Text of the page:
I do so enjoy a good, lighthearted realistic YA novel with best friends falling in love, but with an enemies to lovers twist, and some really heartbreaking family drama. In The Same Boat ticks all those boxes, along with being a really epic story of strength, survival and athleticism. Let me just say I am never, ever getting in a canoe and paddling for 265 miles. Ever. I can’t even understand why someone would want to. Nope. But, I can appreciate a good story about a character who has the determination to do just that. And that’s exactly what In The Same Boat captures.

For Sadie, all her family members have finished the Texas River Odyssey. But when she and her dad partnered for her first race it was a disaster, with her being injured and her dad not finishing the race for the first time in 20 years. After a year of tension between them, Sadie knows finishing the Odyssey is the only way to fix her relationship with her dad. But when her brother abandons her to join another crew right at the last second, Sadie must partner with her ex-best friend or pull out altogether. 3 days, 2 nights in the same canoe as the boy who hates her in the toughest race of their lives. What could possibly go wrong?

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Book Review: The Whaler’s Daughter

The Whaler’s Daughter – Jerry Mikorenda – Fitzroy Books – Published 24 July 2021

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Synopsis

In 1910, twelve-year-old Savannah lives with her widowed father on a whaling station in New South Wales, Australia. For generations, the Dawson family has carried on a very unusual way of life there. They use orcas to help them hunt whales. But Savannah believes the orcas hunted something else—her older brothers, who died mysteriously while fishing. Haunted by their deaths, Savannah wants to become a whaler to prove to her father that she’s good enough to carry on the family legacy and avenge her slain brothers. Meeting an aboriginal boy, Figgie, changes that. Figgie helps Savannah to hone her whaling skills and teaches her about the Law of the Bay. When she is finally able to join the crew, Savannah learns just how dangerous the whole business is. A whale destroys her boat and Savannah sinks into the shark-infested waters. That’s when the mysterious spirit orca Jungay returns to rescue her, and she vows to protect the creatures. That vow tests her mettle when the rapacious owner of a fishing fleet captures the orca pod and plans to slaughter them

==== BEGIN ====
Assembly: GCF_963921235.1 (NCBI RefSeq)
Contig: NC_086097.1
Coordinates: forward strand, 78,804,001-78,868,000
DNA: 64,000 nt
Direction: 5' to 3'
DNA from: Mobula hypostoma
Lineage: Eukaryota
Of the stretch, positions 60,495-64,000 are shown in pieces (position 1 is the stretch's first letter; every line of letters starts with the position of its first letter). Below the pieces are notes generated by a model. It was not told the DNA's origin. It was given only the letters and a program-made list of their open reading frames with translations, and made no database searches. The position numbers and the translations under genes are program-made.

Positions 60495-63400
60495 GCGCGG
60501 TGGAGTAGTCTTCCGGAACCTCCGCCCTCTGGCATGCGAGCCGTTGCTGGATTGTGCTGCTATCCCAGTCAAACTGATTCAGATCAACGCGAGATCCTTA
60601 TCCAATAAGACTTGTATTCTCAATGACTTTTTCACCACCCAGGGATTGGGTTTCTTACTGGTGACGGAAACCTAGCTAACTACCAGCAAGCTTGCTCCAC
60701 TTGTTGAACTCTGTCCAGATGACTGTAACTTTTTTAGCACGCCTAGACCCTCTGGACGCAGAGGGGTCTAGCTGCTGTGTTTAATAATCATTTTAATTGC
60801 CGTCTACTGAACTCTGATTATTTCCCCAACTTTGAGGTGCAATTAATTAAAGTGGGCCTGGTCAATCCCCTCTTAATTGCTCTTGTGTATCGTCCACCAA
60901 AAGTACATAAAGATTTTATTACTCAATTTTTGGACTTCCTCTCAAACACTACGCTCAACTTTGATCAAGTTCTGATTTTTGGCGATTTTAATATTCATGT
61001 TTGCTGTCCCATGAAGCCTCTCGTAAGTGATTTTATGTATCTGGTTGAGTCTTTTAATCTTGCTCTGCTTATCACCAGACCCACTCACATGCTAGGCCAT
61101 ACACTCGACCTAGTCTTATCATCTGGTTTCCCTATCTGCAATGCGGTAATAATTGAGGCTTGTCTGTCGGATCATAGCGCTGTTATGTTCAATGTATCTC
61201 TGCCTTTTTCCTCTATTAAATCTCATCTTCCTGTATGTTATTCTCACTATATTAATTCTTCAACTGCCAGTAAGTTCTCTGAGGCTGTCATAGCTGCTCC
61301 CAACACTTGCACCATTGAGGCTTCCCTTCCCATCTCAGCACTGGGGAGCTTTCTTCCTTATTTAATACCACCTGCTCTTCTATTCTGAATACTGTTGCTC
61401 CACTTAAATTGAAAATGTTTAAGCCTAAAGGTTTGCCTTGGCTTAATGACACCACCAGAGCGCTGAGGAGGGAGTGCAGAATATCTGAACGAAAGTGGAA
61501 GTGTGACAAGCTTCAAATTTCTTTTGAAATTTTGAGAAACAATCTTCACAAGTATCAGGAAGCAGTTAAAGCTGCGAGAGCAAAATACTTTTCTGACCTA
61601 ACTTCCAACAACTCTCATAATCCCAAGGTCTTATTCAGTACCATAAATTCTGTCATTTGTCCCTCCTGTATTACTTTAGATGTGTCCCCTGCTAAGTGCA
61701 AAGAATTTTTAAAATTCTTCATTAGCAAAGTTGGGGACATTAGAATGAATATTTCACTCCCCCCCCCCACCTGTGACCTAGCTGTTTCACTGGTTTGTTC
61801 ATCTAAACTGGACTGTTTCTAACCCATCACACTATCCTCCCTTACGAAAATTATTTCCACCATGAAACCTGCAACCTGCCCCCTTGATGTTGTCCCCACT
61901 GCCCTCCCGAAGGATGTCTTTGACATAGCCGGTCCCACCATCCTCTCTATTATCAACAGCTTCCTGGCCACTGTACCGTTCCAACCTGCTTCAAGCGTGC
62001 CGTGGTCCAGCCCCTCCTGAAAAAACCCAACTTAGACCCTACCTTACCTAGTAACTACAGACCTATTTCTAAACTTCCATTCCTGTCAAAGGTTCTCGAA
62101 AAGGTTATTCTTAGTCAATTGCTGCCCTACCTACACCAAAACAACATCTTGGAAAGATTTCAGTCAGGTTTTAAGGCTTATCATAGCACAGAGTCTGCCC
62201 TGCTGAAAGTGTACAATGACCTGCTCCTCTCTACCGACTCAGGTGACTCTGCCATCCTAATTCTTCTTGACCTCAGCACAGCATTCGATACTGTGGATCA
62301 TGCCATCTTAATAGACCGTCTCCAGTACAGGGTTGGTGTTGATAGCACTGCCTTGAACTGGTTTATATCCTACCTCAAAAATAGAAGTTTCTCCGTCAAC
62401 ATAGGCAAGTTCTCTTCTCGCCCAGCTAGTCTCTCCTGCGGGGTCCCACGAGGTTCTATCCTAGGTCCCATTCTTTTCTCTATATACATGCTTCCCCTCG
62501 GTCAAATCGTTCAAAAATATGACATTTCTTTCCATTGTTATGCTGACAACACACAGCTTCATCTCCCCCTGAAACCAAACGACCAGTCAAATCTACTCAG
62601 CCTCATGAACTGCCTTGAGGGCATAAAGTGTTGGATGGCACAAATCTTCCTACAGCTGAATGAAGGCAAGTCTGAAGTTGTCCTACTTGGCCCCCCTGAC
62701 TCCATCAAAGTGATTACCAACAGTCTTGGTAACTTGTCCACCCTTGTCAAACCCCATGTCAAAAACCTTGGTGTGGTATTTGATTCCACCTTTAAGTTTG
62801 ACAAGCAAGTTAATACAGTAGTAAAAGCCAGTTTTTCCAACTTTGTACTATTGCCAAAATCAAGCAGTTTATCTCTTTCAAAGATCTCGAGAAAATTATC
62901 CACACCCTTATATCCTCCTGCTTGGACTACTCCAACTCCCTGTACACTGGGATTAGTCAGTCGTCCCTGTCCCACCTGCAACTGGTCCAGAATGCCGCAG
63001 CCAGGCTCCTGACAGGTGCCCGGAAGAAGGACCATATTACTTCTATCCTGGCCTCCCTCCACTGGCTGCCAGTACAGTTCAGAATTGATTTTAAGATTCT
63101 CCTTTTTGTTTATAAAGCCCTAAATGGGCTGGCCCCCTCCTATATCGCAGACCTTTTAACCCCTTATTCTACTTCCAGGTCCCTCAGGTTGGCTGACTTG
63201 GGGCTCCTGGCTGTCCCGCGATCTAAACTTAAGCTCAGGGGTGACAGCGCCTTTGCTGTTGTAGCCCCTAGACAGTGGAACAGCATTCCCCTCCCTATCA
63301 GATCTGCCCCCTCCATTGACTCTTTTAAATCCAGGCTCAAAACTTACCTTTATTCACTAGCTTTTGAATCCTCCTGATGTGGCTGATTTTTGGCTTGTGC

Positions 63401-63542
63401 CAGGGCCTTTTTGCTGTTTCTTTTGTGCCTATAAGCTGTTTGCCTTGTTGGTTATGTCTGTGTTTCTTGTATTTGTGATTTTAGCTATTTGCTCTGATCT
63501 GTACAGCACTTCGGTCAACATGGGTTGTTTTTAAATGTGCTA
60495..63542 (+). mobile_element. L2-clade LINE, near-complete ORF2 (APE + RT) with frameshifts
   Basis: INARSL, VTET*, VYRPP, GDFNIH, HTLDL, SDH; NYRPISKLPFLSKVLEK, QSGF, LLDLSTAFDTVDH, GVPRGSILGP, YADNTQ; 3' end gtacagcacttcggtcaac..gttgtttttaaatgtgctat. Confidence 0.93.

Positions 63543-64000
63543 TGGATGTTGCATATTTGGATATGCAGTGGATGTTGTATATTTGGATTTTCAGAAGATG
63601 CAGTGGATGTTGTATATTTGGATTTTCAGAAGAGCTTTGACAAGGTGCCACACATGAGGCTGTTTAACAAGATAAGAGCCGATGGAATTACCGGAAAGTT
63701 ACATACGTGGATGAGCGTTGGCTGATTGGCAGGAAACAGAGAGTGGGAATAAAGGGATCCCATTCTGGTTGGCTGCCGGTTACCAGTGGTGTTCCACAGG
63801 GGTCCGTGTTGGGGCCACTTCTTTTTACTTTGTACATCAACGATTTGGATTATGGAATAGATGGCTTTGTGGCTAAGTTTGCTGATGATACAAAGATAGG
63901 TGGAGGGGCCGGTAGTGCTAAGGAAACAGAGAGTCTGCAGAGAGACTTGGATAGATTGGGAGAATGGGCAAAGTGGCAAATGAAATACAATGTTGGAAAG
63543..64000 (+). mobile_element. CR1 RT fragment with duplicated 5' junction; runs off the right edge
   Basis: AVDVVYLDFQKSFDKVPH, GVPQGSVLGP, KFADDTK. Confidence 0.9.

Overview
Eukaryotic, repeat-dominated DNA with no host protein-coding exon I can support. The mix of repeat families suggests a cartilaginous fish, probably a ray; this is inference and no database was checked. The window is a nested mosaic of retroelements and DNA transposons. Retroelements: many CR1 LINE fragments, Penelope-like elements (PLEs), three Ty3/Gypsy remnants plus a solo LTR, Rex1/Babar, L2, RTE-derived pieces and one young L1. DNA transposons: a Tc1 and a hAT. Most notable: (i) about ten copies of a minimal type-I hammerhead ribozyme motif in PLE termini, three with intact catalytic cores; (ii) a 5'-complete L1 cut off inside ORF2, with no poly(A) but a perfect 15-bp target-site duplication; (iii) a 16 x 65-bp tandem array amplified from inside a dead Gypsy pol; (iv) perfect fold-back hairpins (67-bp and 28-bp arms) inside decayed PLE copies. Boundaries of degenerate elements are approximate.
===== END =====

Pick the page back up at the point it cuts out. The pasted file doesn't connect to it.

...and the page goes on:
My thoughts

The Whaler’s Daughter caught my attention, despite the dull cover, as I knew it was similar to true historical events and I wanted to see how the author would combine history with fiction.

A message of environmental protection, the author does a great job of conveying the historic events and perspectives from an approach that it is relevant for modern readers.

Few might know the story of Eden and the orca’s that worked with whalers in Australia. This story, I hope, will bring that story into the light. While much of the story in The Whaler’s Daughter differs from what is recounted of the events in Eden, there is enough to align the stories.

Along with themes of protecting the environment, caring for and working with animals, The Whaler’s Daughter also raises themes around the roles of women. Savannah is a strong and headstrong character. She knows exactly what she wants and that is to ride in the whaling boats along with her father’s crew. As she fights for her place, she has more encounters with the orcas. She initially fears and hates them, holding them accountable for the death of her family members. But as she gets to know them more, learns of the plans of the nearby towns leaders and gets her first encounter on a whaling boat, Sav must change everything she thought she knew.

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Book Review: When We Were Strangers

When We Were Strangers – Alex Richards – Bloomsbury YA – Published 27 July 2021

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Synopsis